Evaluation of web-based flexible learning : findings and implications
With both teachers and students having increased access to the web from home and
from the workplace, there is a trend to extend technology-based learning.
Furthermore, the web is seen as a means of efficiently delivering education and
training when and where it is needed, and communicating with large numbers of
students who may be separated from each other and from the learning centre by time
or distance. It also enables learners to access information at times and places of their
choice. This suggests that the new web-based technologies offer good prospects for
implementing flexible delivery options. Not only do web-based learning solutions
offer effective responses to requirements for efficient information transfer, they also
offer powerful alternatives for obtaining effective learning outcomes.
Coinciding with the implementation of flexible delivery methodologies has been the
onset of the information technology revolution and the development of digital
communications technologies, such as email and the world wide web (www). In the
context of educational services, web-based communications technology is not only
seen as offering a supplement for traditional delivery methodologies, but also as being
capable of revolutionising distance teaching and bringing on- and off-campus
teaching modes closer into alignment.
Anecdotal evidence appears to suggest that web-based approaches to flexible learning
have been taken up enthusiastically within the Australian vocational education and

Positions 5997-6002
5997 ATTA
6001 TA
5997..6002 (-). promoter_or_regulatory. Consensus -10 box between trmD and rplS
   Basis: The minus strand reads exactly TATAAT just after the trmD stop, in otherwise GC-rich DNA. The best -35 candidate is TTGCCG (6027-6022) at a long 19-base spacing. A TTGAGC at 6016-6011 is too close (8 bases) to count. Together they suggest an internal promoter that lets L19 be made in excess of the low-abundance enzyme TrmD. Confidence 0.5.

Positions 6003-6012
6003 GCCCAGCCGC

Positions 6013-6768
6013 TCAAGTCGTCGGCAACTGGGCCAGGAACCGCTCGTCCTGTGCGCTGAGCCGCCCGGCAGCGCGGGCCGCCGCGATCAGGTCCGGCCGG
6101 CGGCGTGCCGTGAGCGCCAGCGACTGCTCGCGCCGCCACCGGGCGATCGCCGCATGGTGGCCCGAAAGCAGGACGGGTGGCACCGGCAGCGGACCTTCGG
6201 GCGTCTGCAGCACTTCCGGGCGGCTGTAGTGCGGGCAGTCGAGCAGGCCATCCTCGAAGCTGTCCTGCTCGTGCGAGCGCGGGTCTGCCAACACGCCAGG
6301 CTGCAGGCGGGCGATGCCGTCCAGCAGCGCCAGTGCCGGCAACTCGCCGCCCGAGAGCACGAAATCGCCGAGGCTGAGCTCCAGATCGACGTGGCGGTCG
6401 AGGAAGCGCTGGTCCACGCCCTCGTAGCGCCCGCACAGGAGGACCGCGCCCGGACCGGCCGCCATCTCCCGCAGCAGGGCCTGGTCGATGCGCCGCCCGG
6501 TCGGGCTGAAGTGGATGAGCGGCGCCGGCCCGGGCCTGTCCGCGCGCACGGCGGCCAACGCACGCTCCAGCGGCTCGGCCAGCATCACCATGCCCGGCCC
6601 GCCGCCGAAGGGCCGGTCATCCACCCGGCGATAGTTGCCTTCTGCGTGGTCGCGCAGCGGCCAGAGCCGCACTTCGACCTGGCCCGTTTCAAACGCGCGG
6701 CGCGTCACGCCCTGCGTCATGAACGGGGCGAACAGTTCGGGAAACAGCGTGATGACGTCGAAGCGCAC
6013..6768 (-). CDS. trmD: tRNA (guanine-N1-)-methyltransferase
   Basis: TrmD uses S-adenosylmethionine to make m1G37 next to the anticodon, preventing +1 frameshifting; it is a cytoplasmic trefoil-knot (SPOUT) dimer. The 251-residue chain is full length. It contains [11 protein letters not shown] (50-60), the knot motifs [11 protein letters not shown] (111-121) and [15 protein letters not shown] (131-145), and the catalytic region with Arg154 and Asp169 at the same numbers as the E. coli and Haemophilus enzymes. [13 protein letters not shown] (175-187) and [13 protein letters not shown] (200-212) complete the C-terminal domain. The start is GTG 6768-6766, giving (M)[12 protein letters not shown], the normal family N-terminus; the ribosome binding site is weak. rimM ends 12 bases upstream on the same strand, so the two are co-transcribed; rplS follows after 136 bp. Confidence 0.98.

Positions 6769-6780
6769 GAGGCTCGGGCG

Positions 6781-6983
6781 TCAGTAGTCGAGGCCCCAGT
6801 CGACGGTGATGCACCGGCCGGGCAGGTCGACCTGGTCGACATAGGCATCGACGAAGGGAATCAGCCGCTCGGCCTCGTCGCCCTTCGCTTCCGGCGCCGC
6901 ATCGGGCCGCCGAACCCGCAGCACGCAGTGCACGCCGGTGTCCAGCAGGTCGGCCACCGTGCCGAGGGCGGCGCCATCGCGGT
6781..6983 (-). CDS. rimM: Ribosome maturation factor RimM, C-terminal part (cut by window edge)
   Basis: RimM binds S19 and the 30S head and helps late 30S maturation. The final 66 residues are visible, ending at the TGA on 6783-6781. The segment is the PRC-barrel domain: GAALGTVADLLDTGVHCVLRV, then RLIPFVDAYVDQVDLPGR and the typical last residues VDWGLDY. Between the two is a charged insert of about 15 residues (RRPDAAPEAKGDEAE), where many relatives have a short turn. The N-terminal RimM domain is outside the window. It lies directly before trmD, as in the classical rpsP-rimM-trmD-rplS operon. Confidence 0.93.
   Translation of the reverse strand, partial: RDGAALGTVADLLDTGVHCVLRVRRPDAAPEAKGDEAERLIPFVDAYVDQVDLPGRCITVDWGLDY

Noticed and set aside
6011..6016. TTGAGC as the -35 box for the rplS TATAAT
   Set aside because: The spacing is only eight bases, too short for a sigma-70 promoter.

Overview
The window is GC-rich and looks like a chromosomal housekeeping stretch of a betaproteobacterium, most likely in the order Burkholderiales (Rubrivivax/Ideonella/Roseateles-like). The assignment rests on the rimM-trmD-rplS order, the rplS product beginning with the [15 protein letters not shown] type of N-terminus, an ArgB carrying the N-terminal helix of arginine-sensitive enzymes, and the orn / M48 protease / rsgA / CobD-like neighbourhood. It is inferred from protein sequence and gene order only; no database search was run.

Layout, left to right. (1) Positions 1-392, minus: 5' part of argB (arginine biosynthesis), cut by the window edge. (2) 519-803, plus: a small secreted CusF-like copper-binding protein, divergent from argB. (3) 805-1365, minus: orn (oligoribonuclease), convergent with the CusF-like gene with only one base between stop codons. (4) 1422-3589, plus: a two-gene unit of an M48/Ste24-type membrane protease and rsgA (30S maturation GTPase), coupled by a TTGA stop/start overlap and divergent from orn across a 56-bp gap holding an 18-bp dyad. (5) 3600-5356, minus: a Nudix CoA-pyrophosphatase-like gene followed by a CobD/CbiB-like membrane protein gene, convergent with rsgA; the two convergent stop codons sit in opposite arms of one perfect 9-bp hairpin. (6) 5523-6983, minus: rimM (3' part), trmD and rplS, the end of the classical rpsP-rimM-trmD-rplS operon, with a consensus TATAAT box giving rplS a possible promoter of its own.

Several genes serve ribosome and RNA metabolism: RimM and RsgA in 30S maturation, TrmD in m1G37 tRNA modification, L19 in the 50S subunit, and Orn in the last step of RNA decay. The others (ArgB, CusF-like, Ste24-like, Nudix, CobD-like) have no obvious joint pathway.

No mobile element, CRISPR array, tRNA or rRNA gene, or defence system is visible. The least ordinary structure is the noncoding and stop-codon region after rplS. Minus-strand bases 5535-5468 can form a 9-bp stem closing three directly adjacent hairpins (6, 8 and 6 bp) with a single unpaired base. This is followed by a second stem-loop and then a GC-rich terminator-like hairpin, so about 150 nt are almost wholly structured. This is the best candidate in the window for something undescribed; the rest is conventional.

training (VET) system. Nevertheless, little of a factual nature is known about the
variety or effectiveness of these new practices, particularly from a student and
learning point of view.
In this report the focus is on the nature of the uptake of web-based technologies and
the quality of teaching and learning emerging, since, while digital technologies can
offer access to an enormous volume of information, this does not in itself translate
into learning; nor does it ensure the development of expertise required for workplaces
in a state of change.
Citation countsare sourced monthly fromand citation databases.
These databases contain citations from different subsets of available publications and different time periods and thus the citation count from each is usually different. Some works are not in either database and no count is displayed. Scopus includes citations from articles published in 1996 onwards, and Web of Science generally from 1980 onwards.
Citations counts from theindexing service can be viewed at the linked Google Scholar™ search.
|Subjects:||Australian and New Zealand Standard Research Classification > EDUCATION (130000) > SPECIALIST STUDIES IN EDUCATION (130300) > Specialist Studies in Education not elsewhere classified (130399)|
|Divisions:||Current > QUT Faculties and Divisions > Faculty of Education|
|Copyright Statement:||The contents of this journal can be freely accessed online via the journal’s web page (see hypertext link).|
|Deposited On:||09 May 2007|
|Last Modified:||20 May 2010 01:50|
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